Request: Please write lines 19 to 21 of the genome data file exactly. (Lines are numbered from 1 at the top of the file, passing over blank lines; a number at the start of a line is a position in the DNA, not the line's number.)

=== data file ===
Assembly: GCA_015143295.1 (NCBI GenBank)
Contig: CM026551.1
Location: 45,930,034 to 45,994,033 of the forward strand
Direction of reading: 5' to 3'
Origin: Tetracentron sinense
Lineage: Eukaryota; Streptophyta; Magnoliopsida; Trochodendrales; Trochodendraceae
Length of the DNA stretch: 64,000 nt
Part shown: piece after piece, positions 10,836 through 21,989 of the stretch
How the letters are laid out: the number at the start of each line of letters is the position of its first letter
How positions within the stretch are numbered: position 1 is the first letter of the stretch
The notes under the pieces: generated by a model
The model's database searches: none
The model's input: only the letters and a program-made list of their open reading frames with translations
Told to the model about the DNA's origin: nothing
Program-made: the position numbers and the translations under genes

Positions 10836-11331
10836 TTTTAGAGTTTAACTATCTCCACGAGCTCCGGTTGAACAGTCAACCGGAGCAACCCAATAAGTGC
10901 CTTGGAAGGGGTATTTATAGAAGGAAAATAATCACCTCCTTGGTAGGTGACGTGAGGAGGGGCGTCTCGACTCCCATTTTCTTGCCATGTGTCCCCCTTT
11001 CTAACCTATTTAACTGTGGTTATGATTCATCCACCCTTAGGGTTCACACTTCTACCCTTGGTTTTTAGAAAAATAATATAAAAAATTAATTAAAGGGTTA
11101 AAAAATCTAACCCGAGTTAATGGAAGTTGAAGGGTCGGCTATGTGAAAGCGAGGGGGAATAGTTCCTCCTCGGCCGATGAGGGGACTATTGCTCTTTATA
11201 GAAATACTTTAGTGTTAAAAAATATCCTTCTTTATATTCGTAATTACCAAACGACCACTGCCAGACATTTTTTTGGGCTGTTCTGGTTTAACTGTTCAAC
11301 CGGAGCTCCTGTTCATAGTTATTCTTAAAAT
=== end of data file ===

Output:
11001 CTAACCTATTTAACTGTGGTTATGATTCATCCACCCTTAGGGTTCACACTTCTACCCTTGGTTTTTAGAAAAATAATATAAAAAATTAATTAAAGGGTTA
11101 AAAAATCTAACCCGAGTTAATGGAAGTTGAAGGGTCGGCTATGTGAAAGCGAGGGGGAATAGTTCCTCCTCGGCCGATGAGGGGACTATTGCTCTTTATA
11201 GAAATACTTTAGTGTTAAAAAATATCCTTCTTTATATTCGTAATTACCAAACGACCACTGCCAGACATTTTTTTGGGCTGTTCTGGTTTAACTGTTCAAC